The following basic chronology is available on German boys' clothes. There have been times that boys clothong had many similarities througout Europe. At ther times there were destinctive national styles. Germany has never been considered a focal point of fashion. The country was in fact was in fact one of the more important counties affecting boys's fasgions, but this hasd varied significantly over time. At this time, HBC has only limited information on the 19th century. Hopefully our German readers cam help develop information in this era. As we have observed in other other European coubties, there has been a destinctive bluring of national styles beginning in the 1960s. Even so, some German styles have enfured. We have begun to collect, however, considerable information on 20th century styles. HBC has been developed primarily through assessing available images, in part because HBC has not yet found any historical accounts addressing German boys' clothes.
HBC has not yet acquired any information on German boys clothing during the 16th century. Presumably it followed the overall European pattern of dressing little boys in dressesd until they were "breeched" at 4 or 5 years of age. At this time they would have been dressed in small versions of their father's clothes. This is, however, speculative on my part and needs to be confirmed.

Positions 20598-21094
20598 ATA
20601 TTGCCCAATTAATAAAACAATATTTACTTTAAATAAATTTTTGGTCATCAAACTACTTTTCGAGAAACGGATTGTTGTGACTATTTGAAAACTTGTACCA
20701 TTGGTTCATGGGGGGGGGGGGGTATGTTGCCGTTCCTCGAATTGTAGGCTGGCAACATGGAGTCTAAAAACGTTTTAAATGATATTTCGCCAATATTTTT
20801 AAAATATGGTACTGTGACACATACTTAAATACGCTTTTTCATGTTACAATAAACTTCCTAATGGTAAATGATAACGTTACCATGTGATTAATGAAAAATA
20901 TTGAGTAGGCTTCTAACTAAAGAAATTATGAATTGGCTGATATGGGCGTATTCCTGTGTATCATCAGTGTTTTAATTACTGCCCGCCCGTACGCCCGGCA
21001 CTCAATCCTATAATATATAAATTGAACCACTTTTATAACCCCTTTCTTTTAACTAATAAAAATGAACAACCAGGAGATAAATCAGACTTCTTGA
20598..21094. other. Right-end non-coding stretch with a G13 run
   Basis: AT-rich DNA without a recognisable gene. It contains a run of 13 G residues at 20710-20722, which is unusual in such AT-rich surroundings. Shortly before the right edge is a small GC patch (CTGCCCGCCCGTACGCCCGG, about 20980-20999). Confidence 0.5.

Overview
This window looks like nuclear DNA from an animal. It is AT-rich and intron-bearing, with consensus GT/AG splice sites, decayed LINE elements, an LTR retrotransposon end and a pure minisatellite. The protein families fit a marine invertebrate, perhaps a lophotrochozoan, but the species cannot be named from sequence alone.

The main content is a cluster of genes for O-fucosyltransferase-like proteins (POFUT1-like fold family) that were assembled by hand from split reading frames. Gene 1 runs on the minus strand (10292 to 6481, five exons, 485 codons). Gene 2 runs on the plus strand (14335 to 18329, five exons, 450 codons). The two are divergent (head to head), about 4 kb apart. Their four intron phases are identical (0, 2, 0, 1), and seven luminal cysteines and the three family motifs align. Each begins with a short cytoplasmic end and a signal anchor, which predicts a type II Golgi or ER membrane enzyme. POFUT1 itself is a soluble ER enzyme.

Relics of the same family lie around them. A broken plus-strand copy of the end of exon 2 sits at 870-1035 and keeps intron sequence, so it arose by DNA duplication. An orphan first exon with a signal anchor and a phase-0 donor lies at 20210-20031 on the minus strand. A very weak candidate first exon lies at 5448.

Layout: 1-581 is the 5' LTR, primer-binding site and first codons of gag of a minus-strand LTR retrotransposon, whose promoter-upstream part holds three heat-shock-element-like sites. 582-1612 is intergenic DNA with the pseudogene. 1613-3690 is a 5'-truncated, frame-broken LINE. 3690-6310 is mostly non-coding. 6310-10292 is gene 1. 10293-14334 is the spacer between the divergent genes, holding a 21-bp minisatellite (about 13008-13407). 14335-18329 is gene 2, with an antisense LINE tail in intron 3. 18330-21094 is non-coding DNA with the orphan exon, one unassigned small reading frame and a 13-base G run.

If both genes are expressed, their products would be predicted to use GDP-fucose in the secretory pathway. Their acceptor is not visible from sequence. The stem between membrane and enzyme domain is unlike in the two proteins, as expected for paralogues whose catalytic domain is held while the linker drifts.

The 17th century is when modern male fashion began to evolve. Styles at the beginning of the century look very dated, men did not even wears garments regonizablee as pants and trousers. By the end of the decade we see recognizable jackets and trousers. The jackets were long abd tghe trousers knee breeches, bit they were clearly recignizeable jackets and trousers, the main stays of what became modern dress. There were no destinctive children's clothing. Younger boys might wear dresses. After breeching, boys wore small versions of the clothes their fathers wore. At the time, social class was more a determinant of clothing than natiionality. The aristocracy throughout Western and central Europe wore very similar syles, often set in Italy and France. We see a variety of ornate styles and decorative trim and luxurios fabrics. The peasantry wore much simplier clothing often homespun fabric. Is at this time that what we now call ethnic or folk styles began to develop. As peasants did not commonly travel beyond their local communities, these styles gradually developed destinct local characteristics. We still see some of the earlier fashions at the beginning of the century such as doublets and pants-lke garments done as balloning garmenys that only came to mid-thigh or higher and worn with long stockings covering the leg. The hose were very common in the 16th centurty, but in the early-17th century first began to increase in length and then evolved into breeches which by the end of the century began to look like the knee breeches commonly worn in the 18th century. This evolution occurred with both the clothing worn by adults and boys. The clothing of the aristicracy is much better represented in the available art work than that of the lower classes.